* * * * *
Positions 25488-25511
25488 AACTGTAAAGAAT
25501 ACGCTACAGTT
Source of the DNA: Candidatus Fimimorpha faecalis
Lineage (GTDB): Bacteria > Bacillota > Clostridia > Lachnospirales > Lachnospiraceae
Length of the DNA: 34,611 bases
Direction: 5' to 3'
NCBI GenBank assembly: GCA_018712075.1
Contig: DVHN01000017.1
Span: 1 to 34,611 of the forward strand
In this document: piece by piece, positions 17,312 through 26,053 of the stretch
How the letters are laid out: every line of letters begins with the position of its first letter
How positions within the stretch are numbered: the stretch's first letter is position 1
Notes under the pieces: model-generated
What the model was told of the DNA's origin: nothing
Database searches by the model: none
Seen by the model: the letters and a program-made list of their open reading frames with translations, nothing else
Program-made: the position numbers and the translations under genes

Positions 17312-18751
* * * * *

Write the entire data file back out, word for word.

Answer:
Positions 25488-25511
25488 AACTGTAAAGAAT
25501 ACGCTACAGTT
Source of the DNA: Candidatus Fimimorpha faecalis
Lineage (GTDB): Bacteria > Bacillota > Clostridia > Lachnospirales > Lachnospiraceae
Length of the DNA: 34,611 bases
Direction: 5' to 3'
NCBI GenBank assembly: GCA_018712075.1
Contig: DVHN01000017.1
Span: 1 to 34,611 of the forward strand
In this document: piece by piece, positions 17,312 through 26,053 of the stretch
How the letters are laid out: every line of letters begins with the position of its first letter
How positions within the stretch are numbered: the stretch's first letter is position 1
Notes under the pieces: model-generated
What the model was told of the DNA's origin: nothing
Database searches by the model: none
Seen by the model: the letters and a program-made list of their open reading frames with translations, nothing else
Program-made: the position numbers and the translations under genes

Positions 17312-18751